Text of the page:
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Over 100 illustrators and cartoonists worked together to pay proper tribute to Winsor McCay, with new Little Nemo comic strips done in the same style as the classic serial. This massive tone borderlines on overwhelming, and is a real demonstration of what kind of power Kickstarter can have on major industries. Just as beautiful as the original stories, and well worth visiting Dreamland for once again.

4. The Wicked + The Divine (Image)

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This one came out of left field and really impresses. The notion that gods are resurrected every 90 years for a two-year lifespan on Earth is interesting enough, but making those characters rock/pop/rap stars makes things even better. Part murder mystery, part fantasy, this was the dark horse of the list.

3. Saga (Image)

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As per previous issues, this series continues to be on the top of everyone's pull lists and for good reason. The story has maintained the same level of quality throughout its run so far, impressing you with both its unique visuals, and completely unpredictable story. If you are not reading this, then you are missing out on something truly special.

2. Multiversity (DC)

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Years ago, you would have never believed this story would ever show its face, and yet here it is in all its complexity. Grant Morrison originally planned this project for 2010, so the level of hype was certainly there once it finally surfaced. What we were given does not disappoint. Each issue works as a new #1 within its own part of the DC multiverse, which with you could continue the stories of later on. The scale is so massive, that a map was actually created to explain all of the different realms these stories will take place in. As with any Morrison story (love or hate the guy), you'll need to come into this one with your brain ready.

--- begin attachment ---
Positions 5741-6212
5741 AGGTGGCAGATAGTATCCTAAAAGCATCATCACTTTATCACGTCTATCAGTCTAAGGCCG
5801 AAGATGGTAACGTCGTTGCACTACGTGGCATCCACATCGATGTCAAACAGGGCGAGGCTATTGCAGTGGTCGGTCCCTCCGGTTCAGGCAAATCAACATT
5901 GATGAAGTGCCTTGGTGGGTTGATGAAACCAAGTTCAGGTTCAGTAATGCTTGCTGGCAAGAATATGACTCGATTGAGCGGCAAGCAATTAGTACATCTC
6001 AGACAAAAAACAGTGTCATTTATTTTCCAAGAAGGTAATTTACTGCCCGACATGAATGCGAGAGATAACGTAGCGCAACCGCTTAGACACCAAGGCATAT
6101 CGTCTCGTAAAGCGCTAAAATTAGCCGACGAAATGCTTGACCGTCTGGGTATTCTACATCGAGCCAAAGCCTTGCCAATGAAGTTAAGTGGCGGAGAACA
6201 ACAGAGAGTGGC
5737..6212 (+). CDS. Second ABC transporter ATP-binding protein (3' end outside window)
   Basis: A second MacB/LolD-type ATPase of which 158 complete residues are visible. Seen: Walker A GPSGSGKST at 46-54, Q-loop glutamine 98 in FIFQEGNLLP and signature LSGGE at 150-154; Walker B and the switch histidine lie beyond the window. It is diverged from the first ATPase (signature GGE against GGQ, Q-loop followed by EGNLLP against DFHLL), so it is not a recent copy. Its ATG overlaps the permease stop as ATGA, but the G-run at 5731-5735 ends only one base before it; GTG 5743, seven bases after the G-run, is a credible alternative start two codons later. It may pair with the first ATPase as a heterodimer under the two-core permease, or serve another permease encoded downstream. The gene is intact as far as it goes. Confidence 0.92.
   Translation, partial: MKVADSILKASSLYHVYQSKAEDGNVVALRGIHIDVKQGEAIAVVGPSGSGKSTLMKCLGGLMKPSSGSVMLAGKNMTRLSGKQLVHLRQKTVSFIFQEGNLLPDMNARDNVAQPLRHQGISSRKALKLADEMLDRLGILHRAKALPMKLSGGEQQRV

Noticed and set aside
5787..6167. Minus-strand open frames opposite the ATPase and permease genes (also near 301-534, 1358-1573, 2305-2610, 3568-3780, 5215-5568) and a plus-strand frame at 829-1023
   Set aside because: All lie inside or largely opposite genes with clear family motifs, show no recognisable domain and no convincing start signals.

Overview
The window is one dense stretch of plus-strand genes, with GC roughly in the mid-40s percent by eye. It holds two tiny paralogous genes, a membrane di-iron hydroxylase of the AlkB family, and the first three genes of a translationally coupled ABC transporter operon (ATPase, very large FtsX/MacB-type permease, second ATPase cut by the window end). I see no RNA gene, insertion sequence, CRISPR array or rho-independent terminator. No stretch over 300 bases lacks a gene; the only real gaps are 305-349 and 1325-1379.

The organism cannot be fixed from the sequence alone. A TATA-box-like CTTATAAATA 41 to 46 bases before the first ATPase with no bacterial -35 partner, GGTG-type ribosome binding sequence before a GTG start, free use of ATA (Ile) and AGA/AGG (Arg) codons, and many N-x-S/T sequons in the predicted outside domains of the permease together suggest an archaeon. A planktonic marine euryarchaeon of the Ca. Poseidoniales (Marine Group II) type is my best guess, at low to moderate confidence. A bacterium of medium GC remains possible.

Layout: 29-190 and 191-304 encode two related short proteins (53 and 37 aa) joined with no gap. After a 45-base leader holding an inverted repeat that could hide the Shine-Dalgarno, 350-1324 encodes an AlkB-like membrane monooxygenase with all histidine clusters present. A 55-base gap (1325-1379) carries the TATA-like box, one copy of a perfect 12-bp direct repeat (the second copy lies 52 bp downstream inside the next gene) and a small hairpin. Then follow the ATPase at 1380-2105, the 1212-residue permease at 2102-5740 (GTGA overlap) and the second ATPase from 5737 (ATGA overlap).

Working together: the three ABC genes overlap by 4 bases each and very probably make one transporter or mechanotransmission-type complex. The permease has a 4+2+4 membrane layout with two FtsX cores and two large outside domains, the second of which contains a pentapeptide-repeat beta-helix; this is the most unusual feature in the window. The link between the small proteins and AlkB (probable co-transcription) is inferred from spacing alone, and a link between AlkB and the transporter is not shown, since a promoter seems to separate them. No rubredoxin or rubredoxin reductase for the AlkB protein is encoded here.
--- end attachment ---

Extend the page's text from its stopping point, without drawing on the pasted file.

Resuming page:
1. Ms. Marvel (Marvel)

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This was almost no contest at all. Not only is this book an absolute joy to read, but I can also see this completely changing the impact of comic books for the young women demographic (yes, it's THAT important). Kamala Khan is a young Pakistani American girl who inherits the Ms. Marvel title after Carol Danvers inherits the role of Captain Marvel. Kamala chose to go by the name Ms. Marvel because of the way she idolized Carol. Even if it was only about the superheroics, we'd still have an awesome title on our hands, but the fact that the story goes the extra mile and gives us Kamala struggling with her faith and her family just brings this to a whole other level of relatability for many. If continually done right, this book could have the same power over young girls as Spider-Man had on young boys for the past 75 years. It doesn't come much more ground-breaking than this, people!

Honorable Mentions

Hip-Hop Family Tree
Rat Queens
Moon Knight

Hope you enjoyed this list, like the one before it! Happy to hear your thoughts as well. Thanks for reading as always!